The request was made in order to provide relief from using Cora June Island, a bird island located near the Hatteras docks, which is at the limits of its disposal capacity. Earlier in 2018, the Wildlife Resources Commission worked to approve reconstruction of the so-called DOT Island, a dredge island near Hatteras that used to be five times its current size.

With the permit now in hand, new dredge material could placed up to 25 acres, but the permit includes the language “one time beneficial placement,” which caused concern that this verbiage meant that the island could be used for one round of dredging only.

“The definition of these spoil islands is not a new concept, and if this is the case, I’m stunned that there is a lack of clarity,” said Commissioner Ernie Foster, noting that the spoil island in question had existed for roughly 60 years. “That island has been a spoil island for decades. These are not new unknowns.”

Roger Bullock and Joen Petersen of the U.S. Corps of Engineers reviewed the exact language, and told the commission that it was fairly typical for a permit.

“It’s a matter of coordinating each time you dredge,” said Bullock. “The hard work is done.”

“The bottom line is that I think you’re OK,” added Petersen.

The Waterways Commission also revisited the potential dredging of Avon Harbor, which first became a topic of conversation at their August meeting.

At that meeting, a trio of Avon village property owners addressed the Waterways Commission, asking for guidance on what to do about erosion on properties that border the northern side of the Avon Harbor. Per the owners, material from these northern properties have eroded and drifted into the harbor, creating a spit as well as shallower depths in the harbor itself.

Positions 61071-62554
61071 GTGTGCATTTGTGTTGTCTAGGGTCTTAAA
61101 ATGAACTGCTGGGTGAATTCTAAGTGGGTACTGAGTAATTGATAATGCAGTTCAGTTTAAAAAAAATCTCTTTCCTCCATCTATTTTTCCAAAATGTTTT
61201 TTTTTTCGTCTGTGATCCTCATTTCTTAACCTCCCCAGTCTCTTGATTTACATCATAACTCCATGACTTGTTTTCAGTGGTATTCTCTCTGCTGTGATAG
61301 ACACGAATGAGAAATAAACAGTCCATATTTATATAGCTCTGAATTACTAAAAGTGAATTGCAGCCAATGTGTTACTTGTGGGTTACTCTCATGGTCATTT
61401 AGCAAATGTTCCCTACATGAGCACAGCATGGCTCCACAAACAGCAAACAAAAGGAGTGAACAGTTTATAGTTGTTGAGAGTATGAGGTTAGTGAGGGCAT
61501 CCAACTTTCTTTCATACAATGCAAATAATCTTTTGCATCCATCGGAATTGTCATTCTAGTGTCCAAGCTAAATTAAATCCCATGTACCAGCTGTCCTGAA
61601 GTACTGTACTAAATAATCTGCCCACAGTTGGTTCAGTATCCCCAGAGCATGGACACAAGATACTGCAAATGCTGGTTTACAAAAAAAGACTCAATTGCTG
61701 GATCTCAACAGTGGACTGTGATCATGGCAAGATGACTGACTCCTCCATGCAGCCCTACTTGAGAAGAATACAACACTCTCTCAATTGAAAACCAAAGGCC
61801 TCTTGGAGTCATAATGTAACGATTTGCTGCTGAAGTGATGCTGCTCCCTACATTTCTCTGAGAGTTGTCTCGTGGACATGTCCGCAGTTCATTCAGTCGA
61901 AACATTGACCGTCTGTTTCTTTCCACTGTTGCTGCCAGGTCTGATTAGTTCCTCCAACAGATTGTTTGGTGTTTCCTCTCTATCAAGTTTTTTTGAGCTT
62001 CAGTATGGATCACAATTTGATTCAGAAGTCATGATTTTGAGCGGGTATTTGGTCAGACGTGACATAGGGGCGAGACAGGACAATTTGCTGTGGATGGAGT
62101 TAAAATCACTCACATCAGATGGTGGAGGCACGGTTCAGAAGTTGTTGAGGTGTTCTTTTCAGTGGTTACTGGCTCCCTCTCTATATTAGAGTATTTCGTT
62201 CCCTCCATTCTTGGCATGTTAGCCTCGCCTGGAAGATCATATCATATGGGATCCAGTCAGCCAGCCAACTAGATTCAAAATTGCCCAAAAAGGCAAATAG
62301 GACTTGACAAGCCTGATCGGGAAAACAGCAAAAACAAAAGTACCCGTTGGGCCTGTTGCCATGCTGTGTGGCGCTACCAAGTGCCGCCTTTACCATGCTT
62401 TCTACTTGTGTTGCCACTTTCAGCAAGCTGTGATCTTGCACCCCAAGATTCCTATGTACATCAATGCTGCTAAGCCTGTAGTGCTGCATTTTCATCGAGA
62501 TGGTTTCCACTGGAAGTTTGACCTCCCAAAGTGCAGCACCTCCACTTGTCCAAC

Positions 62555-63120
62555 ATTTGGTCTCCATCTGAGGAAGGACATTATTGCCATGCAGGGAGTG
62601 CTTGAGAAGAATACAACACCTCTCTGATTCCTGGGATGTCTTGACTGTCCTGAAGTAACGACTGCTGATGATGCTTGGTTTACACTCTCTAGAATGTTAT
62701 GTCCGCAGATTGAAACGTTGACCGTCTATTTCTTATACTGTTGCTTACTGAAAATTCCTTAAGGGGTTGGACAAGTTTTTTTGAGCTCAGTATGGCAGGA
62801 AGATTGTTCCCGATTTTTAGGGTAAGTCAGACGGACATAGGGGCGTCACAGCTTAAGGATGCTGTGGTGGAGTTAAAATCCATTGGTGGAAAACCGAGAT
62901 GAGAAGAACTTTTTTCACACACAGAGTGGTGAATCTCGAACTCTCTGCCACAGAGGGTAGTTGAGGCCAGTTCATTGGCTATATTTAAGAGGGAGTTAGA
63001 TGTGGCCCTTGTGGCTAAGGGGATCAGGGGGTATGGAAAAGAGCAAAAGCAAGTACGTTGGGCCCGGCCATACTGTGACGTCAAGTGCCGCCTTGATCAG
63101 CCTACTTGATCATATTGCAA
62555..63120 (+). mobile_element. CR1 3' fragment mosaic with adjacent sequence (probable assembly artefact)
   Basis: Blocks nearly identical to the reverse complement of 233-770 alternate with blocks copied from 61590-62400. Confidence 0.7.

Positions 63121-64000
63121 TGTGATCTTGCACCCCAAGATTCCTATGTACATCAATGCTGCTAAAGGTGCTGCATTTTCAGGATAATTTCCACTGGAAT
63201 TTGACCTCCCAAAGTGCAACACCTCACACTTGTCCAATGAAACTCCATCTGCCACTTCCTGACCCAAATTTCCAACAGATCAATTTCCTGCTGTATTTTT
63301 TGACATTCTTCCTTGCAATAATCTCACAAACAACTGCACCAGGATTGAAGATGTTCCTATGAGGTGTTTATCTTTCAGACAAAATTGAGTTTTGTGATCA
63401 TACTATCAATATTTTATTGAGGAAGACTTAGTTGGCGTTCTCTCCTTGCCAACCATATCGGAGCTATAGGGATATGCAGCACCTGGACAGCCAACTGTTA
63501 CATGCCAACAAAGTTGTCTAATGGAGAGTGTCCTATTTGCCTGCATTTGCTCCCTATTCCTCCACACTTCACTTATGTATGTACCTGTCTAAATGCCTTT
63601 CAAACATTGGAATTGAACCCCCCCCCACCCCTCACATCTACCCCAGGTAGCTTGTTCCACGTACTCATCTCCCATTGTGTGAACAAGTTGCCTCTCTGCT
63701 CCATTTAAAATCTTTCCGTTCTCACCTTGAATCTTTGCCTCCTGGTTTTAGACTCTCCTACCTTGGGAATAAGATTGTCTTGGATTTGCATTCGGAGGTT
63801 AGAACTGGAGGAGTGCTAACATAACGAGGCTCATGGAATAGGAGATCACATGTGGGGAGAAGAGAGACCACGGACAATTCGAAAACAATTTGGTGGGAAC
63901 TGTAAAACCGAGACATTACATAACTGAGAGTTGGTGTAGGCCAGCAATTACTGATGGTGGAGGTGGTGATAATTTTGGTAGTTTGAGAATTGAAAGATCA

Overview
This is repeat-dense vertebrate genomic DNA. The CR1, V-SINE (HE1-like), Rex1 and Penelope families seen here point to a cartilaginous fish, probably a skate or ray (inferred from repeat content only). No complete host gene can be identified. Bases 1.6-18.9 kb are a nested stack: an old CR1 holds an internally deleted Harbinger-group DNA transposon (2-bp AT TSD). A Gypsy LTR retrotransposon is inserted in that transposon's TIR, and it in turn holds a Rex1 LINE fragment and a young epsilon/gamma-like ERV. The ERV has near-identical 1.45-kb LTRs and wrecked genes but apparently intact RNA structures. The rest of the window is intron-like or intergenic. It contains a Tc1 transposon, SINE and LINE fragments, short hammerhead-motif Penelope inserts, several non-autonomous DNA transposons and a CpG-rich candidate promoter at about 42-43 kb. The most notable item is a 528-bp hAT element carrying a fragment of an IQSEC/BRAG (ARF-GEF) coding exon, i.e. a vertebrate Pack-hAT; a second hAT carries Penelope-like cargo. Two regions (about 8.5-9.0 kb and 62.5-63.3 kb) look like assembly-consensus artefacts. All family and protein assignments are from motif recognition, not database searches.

“The historic and heritage [background] is there, and if this could be reestablished as a recreation spot, there’s some opportunity there,” said Couch at the August meeting. “If you could come together as a group, you could have a good thing going here.”

Since August, a survey had been done of the area, and the property owners created an organization – the Avon Harbor Preservation Society – to move forward on requesting grants and / or funds. Representative Jack Bennett also noted that they had talked to a local dredging company, which said that an excavator could be used as opposed to a dredge to clear the harbor, which would make it a much less expensive project.

The commission noted that they would talk to the county about becoming a sponsor for an ensuing dredging project, as a county sponsor would be required to request state funds for dredging the Avon Harbor.

“We’re fully supportive, but we want to make sure that we do it right,” said Commission Chair May, noting that the county attorney could be enlisted to ensure the language for subsequent requests was clear and property worded.

During the meeting, the commission also outlined their recurring problems with dredging with attendee Trey Lewis, a representative of North Carolina Senator Thom Tillis.

Commission members Dave May, (Chairman), Danny Couch, Steve “Creature” Coulter, Dan Oden, Ernie Foster, and Natalie Kavanagh were in attendance for the October 9 meeting. The next meeting of the Dare County Waterways Commission is at 7:00 p.m. on November 12 in Manteo.